After 20 years of loyal service to Weber State University, a BYU alum becomes its 11th president.
When F. Ann Millner, EdD ’86, wanted to pursue an advanced degree in education administration, the Weber State University educator looked to BYU, whose program had been highly recommended by her colleagues and friends. The training Millner received would be called on in 1993, when she was named Weber State vice president of university relations, and especially in October 2002, when she was chosen as the 11th president of the university.
Following a nationwide search for a qualified candidate, Millner was selected from the pool of 55 candidates—much to her surprise. “I couldn’t believe it,” she recalls. “I have to admit, I didn’t expect it.” Millner, who had been with Weber State since 1982, applied for the position because she believed so much in the university.
She will be the first one to tell you of all the great things Weber State University is doing. She will be the first to describe Weber State’s various efforts to strengthen its community, provide access and opportunity to its 18,800 students, and prepare them for the future.
But she will be the last to mention that she is the first woman to preside over a state university in Utah or to bring up the long list of awards and honors she has received during her 21 years at Weber State and in her involvement in the Ogden community.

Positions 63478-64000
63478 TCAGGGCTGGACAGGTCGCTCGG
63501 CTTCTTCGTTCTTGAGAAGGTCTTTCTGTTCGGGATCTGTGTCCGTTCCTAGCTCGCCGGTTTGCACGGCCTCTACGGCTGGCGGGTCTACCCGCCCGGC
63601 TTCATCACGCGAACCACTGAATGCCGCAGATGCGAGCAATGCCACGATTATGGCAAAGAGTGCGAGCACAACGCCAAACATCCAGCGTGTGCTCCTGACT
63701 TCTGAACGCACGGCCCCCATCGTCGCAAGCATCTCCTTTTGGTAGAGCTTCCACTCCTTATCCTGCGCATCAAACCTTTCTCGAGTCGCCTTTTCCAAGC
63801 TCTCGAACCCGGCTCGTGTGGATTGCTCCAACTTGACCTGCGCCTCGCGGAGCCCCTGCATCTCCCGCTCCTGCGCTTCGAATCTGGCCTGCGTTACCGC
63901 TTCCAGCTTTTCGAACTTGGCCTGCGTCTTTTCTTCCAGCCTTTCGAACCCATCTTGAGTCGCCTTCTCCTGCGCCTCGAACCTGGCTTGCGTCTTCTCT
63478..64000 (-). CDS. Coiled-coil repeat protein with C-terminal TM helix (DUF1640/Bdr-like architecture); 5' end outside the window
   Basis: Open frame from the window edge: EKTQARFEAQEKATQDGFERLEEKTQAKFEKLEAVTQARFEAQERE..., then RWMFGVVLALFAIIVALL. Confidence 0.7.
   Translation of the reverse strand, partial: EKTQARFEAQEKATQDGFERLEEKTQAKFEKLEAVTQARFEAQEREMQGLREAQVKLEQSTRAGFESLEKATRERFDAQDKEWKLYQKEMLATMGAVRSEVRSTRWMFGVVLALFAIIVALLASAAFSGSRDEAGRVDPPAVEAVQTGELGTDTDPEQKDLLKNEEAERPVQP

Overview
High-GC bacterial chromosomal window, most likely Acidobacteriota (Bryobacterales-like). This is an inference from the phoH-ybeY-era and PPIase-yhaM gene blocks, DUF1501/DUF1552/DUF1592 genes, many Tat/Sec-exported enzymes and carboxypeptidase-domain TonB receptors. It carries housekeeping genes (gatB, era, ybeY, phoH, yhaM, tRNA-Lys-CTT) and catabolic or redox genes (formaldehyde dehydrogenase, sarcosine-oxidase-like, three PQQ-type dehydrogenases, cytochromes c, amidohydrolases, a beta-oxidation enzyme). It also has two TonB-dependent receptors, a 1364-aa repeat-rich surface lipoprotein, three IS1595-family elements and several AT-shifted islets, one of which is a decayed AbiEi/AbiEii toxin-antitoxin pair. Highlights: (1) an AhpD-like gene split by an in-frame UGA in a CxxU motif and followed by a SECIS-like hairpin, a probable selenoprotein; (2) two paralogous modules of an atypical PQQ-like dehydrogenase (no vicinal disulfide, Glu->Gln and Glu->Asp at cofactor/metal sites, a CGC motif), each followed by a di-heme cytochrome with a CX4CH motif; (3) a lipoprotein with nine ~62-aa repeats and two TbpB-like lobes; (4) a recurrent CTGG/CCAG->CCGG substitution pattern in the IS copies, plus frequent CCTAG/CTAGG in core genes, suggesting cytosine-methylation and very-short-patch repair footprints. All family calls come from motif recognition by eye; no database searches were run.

“When I first came to Weber State, I certainly didn’t expect that I would still be here,” Millner says. “I thought I’d be here three or four years and then move on to another opportunity. I found that I really believed in this institution and our focus on students, our focus on being a teaching and learning university, and in providing access to opportunities for students.”
Much of Millner’s educational philosophy comes from her father. “My father once said to me, ‘The one thing I can give you that no one can ever take away is an education, and you will always have that to take care of yourself,'” Millner says.
When it came time for Millner to go to college, her father told her she could attend the state college of her choice. Having grown up in Clarksville and Nashville, Tenn., that meant enrolling at the University of Tennessee, where her father had gone. She later completed the medical technology program at Vanderbilt University and became its education coordinator. Her career in education administration took her to three other institutions and eventually brought her to Weber State University.
In her new role as president she has made the university’s relationship with the community a top priority. “The people that support this university are also people that are very involved in the community, making sure that we have a strong community. The two really go together,” she says. “The university can only be strong if we have strong community and vice versa.”
Millner’s commitment to the ideals and institution of Weber State is unquestionable. When people ask her where she is headed in the future, her answer is straightforward: “Weber State. I’ve been at Weber State for 21 years. I made a decision a while back that I wanted to stay at this institution. I care about it and I’m loyal to it. If I didn’t get the position, I’d still want to be here. This is where I plan to stay.”